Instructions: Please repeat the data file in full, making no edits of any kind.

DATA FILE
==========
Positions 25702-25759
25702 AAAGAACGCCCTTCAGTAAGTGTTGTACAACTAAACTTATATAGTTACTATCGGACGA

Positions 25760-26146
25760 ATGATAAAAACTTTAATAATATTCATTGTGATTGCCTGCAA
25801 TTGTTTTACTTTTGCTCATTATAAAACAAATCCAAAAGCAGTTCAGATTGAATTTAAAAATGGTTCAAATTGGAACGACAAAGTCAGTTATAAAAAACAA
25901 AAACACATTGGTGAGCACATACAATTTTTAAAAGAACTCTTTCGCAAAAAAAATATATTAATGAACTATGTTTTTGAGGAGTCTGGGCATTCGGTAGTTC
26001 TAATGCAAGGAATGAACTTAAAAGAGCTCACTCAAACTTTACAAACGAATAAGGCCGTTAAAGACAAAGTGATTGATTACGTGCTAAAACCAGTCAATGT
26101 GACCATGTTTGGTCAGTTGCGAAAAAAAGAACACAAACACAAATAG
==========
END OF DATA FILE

Positions 25702-25759
25702 AAAGAACGCCCTTCAGTAAGTGTTGTACAACTAAACTTATATAGTTACTATCGGACGA

Positions 25760-26146
25760 ATGATAAAAACTTTAATAATATTCATTGTGATTGCCTGCAA
25801 TTGTTTTACTTTTGCTCATTATAAAACAAATCCAAAAGCAGTTCAGATTGAATTTAAAAATGGTTCAAATTGGAACGACAAAGTCAGTTATAAAAAACAA
25901 AAACACATTGGTGAGCACATACAATTTTTAAAAGAACTCTTTCGCAAAAAAAATATATTAATGAACTATGTTTTTGAGGAGTCTGGGCATTCGGTAGTTC
26001 TAATGCAAGGAATGAACTTAAAAGAGCTCACTCAAACTTTACAAACGAATAAGGCCGTTAAAGACAAAGTGATTGATTACGTGCTAAAACCAGTCAATGT
26101 GACCATGTTTGGTCAGTTGCGAAAAAAAGAACACAAACACAAATAG